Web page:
A Sermon on Boy Scout Sunday
Luke brings John the Baptist into his telling of Jesus’ story very early on. In fact, the first time they meet is when Mary visits Elizabeth while both women are pregnant. John leaps at the sound of Mary’s voice and Jesus’ presence nearby.
The next time we meet John, he is a man living at the edge of the wilderness, preaching about repentance and baptizing all who confessed their sins and professed their faith in God.
He spoke of the one who would come after him. The one who would baptize in the Holy Spirit and fire. John made clear that he was not the messiah himself, but that the messiah was coming.
Jesus went out to the Jordan to be baptized, but we don’t know if John knew he was there. We do know that following his baptism, Jesus went on into the wilderness where he endured many temptations.
And we know that at some point, Herod took exception to being told by John that he needed to repent as well. That he was taking part in a regime that was not God’s. And eventually John found himself imprisoned.
Meanwhile, Jesus is causing quite a stir in the region. He has been teaching and healing, and even raising the dead son of a widow to life. And that is where we pick up the action in Luke 7, starting at verse 18.
We’ve had annual passes to DisneyWorld for almost as long as we’ve lived here in Orlando. It was a great place for our kiddo to grow up, even with the crowds. It was a great place to practice some life skills – like what to do if you get lost or separated from your group. How do you know who to ask for help?
We talked about what a cast member looks like – what kind of costumes or name tags to look for. And we did the same thing when we would run into a police officer or deputy around town….
Yeah – I know – it’s not foolproof.
Bad people do bad things in uniforms, too.
But… the uniforms and other signifiers can at least be a helpful start in finding the person you are looking for.
That’s one reason I wear one of my collared shirts when I am representing the church at a public function, or leading a funeral or a service like today – when we have more visitors around. If someone who doesn’t know me is looking for the pastor, I’m much easier to find when I am “in uniform”
That’s why our Scouts and their leaders are in uniform today. So that we can easily see and greet them as our special guests.
I suspect there were more than a few people in Jesus’ day who would have appreciated some kind of uniform to tell them he was The One.
You see, the prophets had been talking about the Messiah to come for generations. Including John.In fact, John had been proclaiming for years that the Messiah would come and the Jews would no longer be captives… And here he was… sending messengers out to talk to Jesus, while he was in prison.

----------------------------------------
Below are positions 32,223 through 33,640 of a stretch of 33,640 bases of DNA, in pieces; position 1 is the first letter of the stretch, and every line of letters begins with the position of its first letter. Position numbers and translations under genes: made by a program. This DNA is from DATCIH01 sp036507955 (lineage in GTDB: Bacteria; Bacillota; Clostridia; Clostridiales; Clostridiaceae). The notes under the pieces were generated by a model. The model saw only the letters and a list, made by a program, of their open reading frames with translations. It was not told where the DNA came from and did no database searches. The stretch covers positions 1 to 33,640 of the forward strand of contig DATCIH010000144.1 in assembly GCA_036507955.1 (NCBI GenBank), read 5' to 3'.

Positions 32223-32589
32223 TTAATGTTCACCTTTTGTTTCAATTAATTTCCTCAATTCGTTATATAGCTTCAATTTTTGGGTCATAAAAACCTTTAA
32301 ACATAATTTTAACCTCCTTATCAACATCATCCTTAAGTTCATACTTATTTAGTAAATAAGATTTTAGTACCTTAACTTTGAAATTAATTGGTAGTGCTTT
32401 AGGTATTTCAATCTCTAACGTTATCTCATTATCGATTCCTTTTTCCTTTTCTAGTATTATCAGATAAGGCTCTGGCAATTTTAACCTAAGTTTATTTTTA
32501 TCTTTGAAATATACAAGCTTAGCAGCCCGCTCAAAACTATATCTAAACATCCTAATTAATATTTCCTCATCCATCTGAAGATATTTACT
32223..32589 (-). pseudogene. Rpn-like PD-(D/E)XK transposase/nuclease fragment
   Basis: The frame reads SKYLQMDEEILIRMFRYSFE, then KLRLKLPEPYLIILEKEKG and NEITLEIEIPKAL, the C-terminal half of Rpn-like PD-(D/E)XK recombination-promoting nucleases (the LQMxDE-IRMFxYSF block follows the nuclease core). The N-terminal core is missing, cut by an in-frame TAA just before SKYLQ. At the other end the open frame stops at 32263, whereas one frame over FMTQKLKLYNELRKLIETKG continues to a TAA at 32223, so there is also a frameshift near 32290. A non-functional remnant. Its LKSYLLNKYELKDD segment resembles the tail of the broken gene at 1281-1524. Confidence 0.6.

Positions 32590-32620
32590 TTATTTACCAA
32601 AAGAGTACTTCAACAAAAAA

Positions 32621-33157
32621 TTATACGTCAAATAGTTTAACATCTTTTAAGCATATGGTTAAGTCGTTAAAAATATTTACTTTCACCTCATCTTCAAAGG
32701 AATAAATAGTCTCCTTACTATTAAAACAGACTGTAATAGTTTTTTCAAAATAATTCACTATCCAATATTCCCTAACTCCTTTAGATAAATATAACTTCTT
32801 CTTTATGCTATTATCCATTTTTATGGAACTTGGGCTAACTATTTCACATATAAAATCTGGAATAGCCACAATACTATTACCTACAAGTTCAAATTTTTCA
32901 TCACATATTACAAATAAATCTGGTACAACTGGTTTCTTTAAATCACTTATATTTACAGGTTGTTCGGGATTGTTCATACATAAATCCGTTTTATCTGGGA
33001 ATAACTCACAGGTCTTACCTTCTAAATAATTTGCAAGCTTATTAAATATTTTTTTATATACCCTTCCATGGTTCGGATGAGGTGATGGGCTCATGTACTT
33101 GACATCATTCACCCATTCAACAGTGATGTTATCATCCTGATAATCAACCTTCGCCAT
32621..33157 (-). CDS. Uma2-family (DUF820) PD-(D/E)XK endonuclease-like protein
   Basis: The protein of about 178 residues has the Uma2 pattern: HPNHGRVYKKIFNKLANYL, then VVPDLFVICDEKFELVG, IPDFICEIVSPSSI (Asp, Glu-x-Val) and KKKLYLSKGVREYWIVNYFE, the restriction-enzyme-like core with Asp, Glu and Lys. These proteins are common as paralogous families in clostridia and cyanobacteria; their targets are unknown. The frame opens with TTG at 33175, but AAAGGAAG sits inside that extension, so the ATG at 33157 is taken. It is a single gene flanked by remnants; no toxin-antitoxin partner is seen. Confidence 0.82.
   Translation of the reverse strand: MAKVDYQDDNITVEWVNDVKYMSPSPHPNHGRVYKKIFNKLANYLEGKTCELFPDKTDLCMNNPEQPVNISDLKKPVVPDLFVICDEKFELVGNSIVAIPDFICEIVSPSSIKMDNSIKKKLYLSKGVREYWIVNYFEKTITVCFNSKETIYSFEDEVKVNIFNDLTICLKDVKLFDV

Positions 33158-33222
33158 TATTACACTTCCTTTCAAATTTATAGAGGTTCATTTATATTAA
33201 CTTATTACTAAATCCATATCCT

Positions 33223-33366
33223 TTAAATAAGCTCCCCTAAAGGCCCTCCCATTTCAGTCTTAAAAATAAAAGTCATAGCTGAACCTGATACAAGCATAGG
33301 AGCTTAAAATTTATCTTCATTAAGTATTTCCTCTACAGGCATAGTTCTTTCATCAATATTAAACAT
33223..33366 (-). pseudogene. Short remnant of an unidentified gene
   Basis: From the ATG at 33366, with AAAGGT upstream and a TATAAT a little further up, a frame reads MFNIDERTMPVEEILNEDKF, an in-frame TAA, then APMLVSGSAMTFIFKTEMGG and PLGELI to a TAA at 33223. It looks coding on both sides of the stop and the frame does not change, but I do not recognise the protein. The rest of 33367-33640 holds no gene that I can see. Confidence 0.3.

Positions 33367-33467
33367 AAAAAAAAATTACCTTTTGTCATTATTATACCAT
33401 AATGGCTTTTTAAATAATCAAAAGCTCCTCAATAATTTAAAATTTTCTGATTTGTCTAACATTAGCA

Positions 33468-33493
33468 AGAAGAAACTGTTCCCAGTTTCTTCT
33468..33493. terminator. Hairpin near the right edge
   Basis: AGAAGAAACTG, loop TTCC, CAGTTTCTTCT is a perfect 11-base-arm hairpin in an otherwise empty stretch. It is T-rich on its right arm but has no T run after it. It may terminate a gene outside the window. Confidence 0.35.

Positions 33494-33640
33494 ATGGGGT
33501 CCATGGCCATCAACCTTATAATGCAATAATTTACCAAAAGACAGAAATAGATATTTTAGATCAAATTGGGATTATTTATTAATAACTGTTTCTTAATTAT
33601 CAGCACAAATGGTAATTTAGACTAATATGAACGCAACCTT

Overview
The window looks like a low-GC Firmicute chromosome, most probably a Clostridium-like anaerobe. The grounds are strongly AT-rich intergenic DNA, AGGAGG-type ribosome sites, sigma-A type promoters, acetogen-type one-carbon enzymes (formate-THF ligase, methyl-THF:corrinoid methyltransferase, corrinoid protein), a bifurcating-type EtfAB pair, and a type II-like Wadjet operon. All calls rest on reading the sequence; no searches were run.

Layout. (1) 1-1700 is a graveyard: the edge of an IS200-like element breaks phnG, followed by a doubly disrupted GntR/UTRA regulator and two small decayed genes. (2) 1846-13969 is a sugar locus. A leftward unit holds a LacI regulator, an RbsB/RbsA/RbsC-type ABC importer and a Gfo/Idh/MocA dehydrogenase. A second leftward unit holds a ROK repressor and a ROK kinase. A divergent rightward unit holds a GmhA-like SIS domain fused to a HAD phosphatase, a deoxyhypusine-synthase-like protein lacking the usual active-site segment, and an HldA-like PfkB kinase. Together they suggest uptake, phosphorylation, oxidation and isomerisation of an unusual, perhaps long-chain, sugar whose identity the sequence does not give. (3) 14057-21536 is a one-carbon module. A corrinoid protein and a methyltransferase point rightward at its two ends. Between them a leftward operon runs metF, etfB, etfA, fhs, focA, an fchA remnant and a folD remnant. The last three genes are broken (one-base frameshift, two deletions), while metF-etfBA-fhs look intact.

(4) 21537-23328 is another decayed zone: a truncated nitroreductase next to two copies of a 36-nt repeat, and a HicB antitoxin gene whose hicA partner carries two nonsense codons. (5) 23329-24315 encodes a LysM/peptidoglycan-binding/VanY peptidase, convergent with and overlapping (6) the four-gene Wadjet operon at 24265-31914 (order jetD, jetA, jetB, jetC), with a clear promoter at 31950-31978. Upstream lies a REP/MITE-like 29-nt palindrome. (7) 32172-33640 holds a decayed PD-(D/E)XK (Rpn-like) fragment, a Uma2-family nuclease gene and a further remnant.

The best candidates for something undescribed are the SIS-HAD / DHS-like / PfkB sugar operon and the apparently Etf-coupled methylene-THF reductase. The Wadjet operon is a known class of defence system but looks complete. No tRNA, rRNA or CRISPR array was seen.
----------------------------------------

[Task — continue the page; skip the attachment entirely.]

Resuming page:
The truth is that the political situation in which John and Jesus fund themselves… well, it’s complicated.
Their region of northern Palestine where you would find Galilee – was under occupation by the Roman Empire. Herod Antipas was the Jewish “King” as his father Herod the Great had been before him.
And like his father, Herod had a reputation for assuring that his interests were served first and foremost. The Jewish people might or might not benefit from any decisions he might make, especially in relation to their imperial colonizers.
As we can trace over and over throughout the history of empires and occupied territories, the Jewish people find themselves dealing with horrible social inequity. There was a very small number of Jews with tremendous wealth and stature, while the vast majority were beyond poor. They were destitute.
Their standing as a nation was even more tenuous given the reality that they represented such a tiny and politically inconsequential group among many peoples folded into the Roman empire. Plus, their unique culture and customs were puzzling at best, in the eyes of those who ruled over them.
And like many groups who find themselves in a complex political situation, the Jewish people found themselves divided on what to do… how to respond to the Roman rule and to the Herods as they established a dynasty within the Roman structures.
Not everyone agreed on what it meant to be Jewish, how Jews were to move through the world in light of their oppression, how they were to worship God and even what the Messiah would look like. In other words, the Jewish people of Jesus’ time represented a diversity of beliefs, practices and political views.
We might be able to relate –
If we gathered up someone from all the different churches and places of worship in Apopka, we would likely have a group with a wide variety of beliefs, practices and political views… even as we claimed one common connection- Jesus. We Christians are a diverse bunch.